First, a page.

Thursday, April 26, 2012

Light at the end of the tunnel

Despite the salt the upcoming Trayvon Martin trial will rub into the nation's racial wounds, all is not lost. In a lengthy interview with Rolling Stone, President Obama explains why:
"I never bought into the notion that by electing me, somehow we were entering into a post-racial period ... [But] when I travel around the country, a lot of people remark on how inspiring seeing an African-American president or an African-American first lady must be to black boys and girls, how it must raise their sense of what's possible in their own lives. That's hugely important – but you shouldn't also underestimate the fact that there are a whole bunch of little white girls and white boys all across the country who just take it for granted that there's an African-American president. That's the president they're growing up with, and that's changing attitudes. My view on race has always been that it's complicated. It's not just a matter of head – it's a matter of heart. It's about interactions. What happens in the workplace, in schools, on sports fields, and through music and culture shapes racial attitudes as much as any legislation that's passed. I do believe that we're making slow and steady progress. When I talk to Malia and Sasha, the world they're growing up with, with their friends, is just very different from the world that you and I grew up with."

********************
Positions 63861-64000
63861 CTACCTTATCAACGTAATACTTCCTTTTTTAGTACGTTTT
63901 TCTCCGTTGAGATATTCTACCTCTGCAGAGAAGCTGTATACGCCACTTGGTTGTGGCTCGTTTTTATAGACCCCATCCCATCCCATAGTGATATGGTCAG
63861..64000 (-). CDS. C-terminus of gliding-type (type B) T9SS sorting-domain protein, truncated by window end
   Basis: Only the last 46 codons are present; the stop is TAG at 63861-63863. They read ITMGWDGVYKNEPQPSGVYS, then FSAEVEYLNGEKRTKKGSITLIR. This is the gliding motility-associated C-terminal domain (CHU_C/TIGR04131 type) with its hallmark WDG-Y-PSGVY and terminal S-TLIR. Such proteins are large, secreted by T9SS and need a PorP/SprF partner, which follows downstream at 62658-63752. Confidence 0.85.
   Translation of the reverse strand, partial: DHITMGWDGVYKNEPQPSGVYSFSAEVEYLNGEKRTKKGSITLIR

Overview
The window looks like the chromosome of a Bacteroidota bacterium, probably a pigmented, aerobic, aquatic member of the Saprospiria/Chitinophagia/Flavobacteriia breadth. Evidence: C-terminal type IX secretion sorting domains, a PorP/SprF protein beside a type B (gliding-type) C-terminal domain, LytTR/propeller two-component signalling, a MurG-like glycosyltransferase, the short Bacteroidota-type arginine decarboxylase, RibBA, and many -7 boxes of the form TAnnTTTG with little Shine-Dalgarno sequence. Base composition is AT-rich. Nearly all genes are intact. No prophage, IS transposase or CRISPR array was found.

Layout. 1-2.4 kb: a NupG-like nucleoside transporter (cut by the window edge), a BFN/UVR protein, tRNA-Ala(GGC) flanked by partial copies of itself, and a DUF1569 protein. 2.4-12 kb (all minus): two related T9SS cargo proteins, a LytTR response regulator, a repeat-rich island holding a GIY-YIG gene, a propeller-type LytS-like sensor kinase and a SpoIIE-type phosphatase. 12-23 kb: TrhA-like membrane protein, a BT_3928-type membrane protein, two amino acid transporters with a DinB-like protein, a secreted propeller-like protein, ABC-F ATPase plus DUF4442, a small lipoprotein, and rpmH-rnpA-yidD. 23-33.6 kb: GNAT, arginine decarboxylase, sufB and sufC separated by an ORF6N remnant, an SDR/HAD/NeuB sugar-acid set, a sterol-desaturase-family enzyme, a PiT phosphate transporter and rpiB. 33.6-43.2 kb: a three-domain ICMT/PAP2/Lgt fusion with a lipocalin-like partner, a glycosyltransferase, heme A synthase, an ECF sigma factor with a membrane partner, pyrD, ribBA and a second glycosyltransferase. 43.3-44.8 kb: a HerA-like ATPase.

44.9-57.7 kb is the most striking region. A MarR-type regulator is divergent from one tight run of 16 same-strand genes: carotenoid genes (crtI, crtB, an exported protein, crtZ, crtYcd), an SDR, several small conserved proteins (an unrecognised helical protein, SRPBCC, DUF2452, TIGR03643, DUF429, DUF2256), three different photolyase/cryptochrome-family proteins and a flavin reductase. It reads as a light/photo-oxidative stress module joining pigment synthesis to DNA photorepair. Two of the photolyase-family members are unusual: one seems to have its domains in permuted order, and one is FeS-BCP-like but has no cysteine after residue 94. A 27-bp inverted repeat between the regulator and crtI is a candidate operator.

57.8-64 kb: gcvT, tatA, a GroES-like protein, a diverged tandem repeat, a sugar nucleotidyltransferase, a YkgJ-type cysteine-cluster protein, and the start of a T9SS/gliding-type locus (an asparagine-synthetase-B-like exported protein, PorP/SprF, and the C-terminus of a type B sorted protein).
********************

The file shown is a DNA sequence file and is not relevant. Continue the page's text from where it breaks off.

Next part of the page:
A perspective worth keeping in mind. Can you imagine "President Romney" being as thoughtful?

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